Benefits of the Ninety-Second Fitness routine include the following: reduction of cholesterol and blood pressure, increase in bone strength since they are weight bearing activities, increase in positive mood and energy, and reduced risk of heart disease, cholesterol and diabetes. Holding a position for up to ninety seconds is the most beneficial way to burn fat and reduce weight. Lean muscle built through strength training boosts the metabolism.  We know one pound of lean muscle burns thirty to fifty-five calories just to maintain itself.  Therefore, the more muscle we have, the more efficient our bodies will be. Most adults lose between 5 and 7 pounds of muscle per decade, slowing metabolic rate by 5%, resulting in a gain of 15% of fat per decade.  So, combating that muscle loss is important in humans.  While we do not know specific percentages in dogs, we do know dogs lose muscle with age, as well.

Research has demonstrated that holding a contraction for between forty-five and ninety seconds is a highly effective way to build muscle.  It also reduces stress on the joints by limiting the number of repetitions required to get results.  A contraction “hold” produces more muscle tightness than the traditional three-sets-of-ten per exercise.  In addition, it is more beneficial for your dog to hold a position along with you than to be in continuous motion.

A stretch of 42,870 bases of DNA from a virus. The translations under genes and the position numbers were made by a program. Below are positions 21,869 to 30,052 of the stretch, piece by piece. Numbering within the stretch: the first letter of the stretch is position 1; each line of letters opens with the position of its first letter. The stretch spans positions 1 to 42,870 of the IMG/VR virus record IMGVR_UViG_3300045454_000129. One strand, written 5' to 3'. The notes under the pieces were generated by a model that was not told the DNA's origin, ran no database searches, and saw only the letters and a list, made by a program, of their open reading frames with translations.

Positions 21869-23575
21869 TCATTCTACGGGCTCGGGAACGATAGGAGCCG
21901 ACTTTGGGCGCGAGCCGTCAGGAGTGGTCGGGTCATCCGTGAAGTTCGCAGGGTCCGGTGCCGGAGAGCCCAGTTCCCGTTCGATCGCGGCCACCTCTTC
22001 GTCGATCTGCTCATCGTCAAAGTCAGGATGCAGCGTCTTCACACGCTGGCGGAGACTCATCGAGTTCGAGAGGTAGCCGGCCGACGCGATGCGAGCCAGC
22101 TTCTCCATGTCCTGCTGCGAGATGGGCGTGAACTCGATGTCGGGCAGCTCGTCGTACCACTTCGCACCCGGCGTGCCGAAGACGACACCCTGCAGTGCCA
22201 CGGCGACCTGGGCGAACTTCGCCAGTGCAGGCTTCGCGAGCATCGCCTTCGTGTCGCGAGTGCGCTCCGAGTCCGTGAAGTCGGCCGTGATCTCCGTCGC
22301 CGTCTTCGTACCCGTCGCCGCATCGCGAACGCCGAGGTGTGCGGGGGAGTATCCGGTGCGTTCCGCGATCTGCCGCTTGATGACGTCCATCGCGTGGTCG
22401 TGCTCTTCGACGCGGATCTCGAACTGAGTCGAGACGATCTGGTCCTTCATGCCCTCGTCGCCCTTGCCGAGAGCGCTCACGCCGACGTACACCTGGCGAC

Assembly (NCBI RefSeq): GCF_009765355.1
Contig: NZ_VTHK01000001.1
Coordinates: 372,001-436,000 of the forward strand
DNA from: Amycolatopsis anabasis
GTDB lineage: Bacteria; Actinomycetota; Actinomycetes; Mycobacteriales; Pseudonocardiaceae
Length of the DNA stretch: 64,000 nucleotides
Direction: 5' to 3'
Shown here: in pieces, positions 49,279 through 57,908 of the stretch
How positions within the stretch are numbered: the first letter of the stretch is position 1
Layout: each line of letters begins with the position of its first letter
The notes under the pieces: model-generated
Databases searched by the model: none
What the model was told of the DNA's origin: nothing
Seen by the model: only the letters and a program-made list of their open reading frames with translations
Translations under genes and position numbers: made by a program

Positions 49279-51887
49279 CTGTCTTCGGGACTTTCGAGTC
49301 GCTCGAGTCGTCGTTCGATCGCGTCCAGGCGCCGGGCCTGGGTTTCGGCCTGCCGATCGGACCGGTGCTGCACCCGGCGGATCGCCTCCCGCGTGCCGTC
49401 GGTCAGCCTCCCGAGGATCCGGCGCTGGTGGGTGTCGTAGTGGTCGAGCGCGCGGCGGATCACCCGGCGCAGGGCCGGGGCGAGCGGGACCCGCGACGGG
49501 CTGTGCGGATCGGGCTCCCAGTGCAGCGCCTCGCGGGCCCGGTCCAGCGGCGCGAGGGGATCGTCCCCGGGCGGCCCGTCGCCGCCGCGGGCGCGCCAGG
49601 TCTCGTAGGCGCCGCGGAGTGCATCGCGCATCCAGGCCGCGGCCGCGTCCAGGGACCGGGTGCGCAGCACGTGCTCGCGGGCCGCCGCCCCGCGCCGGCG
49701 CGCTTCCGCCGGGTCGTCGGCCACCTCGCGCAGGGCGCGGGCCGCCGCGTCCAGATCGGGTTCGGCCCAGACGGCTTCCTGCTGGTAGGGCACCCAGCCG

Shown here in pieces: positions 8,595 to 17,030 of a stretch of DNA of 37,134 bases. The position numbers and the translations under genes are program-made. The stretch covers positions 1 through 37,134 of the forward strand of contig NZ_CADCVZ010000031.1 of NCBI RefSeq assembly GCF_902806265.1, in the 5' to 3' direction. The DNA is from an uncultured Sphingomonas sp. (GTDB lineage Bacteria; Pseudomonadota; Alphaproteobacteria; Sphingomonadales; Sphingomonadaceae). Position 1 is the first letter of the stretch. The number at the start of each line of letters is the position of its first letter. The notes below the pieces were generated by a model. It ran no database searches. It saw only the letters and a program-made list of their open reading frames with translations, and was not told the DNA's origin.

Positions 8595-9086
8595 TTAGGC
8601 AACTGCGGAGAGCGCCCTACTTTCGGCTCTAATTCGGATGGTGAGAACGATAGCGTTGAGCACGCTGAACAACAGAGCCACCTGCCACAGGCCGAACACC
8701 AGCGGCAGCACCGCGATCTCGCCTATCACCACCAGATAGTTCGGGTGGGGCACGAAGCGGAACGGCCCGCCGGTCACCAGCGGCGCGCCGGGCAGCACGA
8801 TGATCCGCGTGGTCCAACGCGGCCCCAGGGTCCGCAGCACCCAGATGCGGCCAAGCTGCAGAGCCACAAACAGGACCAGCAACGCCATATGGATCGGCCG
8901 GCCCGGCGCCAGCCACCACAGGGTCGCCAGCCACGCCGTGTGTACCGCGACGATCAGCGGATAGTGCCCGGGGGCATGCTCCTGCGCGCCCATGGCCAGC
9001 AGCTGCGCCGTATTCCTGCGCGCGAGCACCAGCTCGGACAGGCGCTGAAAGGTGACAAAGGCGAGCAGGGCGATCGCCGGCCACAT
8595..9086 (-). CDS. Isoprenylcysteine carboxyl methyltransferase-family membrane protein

There are a variety of exercises that can be performed as a team.  This blog will review two easy exercises to start with.  Of course, safety always needs to be the first consideration of any exercise program. I often find myself reminding people not to hold their breath!  Dogs breath but humans tend to hold their breath during an exercise!  So, that is the first safety step—breath!  The second one is to respect pain.  If something is painful, do not perform it; do not ask your dog to perform it.  And the third one is to make sure you and your dog are cleared for a fitness program by a physician and a veterinarian, respectively.